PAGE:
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The Mississippi River Valley Series began as a response to a request for proposal from Dubuque’s new Grand River Center. If it were not for this specific building, the Mississippi River, and surrounding land, this series would likely not exist. (Continued at bottom of page.)

Cradle of Civilization


Mississippi River Valley 1

Mississippi River

Valley 2

Mississippi River Valley 3


Mississippi River

Valley 6

Meander Cast Bronze

Double Meander 1

Mississippi River Valley 4

Mississippi River Valley 4 Aluminum Sculpture


Mississippi River Valley 5

Meander 2


Double Meander 2


Meander 3

Meander 4

Meander 5


At the time I made my first site visit to the as yet unfinished Grand River Center in the summer of 2003, I was working on a series of paintings inspired by carved relief panels from ancient Mesopotamia that I had sketched while visiting the Brooklyn Museum of Art. I was using irregular lines similar to lines where the stone panels had been broken, shapes reflective of stylized figures, and series of parallel lines used in cuneiform writing, the first form of writing developed by Man. In completely unrelated moments I had also been thinking that I would like to do an abstract painting of the concept of a meandering river. I used all of this thinking and my feelings about the Grand River Center to create the first work in this series, Meander.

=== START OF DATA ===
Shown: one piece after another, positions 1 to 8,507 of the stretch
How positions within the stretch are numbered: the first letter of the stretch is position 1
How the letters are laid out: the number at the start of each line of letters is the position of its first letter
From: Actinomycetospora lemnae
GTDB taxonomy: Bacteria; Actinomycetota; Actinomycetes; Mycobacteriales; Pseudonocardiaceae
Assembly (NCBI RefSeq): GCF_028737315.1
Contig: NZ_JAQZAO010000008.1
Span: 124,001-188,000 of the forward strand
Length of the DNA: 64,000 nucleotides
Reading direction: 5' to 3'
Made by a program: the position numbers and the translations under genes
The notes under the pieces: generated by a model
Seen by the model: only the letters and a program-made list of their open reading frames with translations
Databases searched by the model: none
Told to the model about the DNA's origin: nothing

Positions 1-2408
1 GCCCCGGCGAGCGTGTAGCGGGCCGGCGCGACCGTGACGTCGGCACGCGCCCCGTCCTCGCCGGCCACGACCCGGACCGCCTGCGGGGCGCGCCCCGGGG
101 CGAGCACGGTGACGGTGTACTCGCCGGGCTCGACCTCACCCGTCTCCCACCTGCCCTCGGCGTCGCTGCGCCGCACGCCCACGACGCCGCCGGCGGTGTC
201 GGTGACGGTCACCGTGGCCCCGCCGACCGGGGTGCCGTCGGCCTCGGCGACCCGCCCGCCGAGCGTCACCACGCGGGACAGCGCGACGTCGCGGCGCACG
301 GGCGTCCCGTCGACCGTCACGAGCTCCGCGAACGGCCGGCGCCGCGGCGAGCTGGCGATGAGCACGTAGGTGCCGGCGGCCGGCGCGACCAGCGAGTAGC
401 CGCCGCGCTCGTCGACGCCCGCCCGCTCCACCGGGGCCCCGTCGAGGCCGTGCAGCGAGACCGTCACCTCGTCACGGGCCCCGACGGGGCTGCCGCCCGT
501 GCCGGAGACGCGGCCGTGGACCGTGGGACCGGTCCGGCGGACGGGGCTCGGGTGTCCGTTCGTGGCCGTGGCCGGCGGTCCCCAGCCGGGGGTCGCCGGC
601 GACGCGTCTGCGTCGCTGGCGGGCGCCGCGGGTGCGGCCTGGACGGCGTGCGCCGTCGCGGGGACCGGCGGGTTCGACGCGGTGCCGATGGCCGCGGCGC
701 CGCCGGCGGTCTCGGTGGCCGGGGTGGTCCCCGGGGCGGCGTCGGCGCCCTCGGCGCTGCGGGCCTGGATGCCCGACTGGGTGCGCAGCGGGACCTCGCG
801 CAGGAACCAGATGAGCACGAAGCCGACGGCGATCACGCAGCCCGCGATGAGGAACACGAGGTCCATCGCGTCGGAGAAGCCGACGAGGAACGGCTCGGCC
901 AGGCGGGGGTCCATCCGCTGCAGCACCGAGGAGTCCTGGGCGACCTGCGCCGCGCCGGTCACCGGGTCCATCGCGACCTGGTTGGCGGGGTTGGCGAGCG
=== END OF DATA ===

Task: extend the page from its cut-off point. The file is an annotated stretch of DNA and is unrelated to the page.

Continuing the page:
In determining the color palette to use I departed from the very bright colors I had been using on previous paintings and based color choices on the natural colors of sky, water, earth, vegetation, limestone, and river stones. The range of colors of river stones particularly intrigued me when both dry and wet.

When making choices on shape I found that many of the shapes I had been using in previous paintings worked perfectly. The horizontal lines of cuneiform writing suggested horizontal lines of limestone in bluffs or furrows in fields. Irregular lines of broken stone suggested irregular tree lines or the lines of creeks separating fields. Areas of compositions may suggest an aerial view and at the same time suggest a side view of land driving along roads cut through the river bluffs.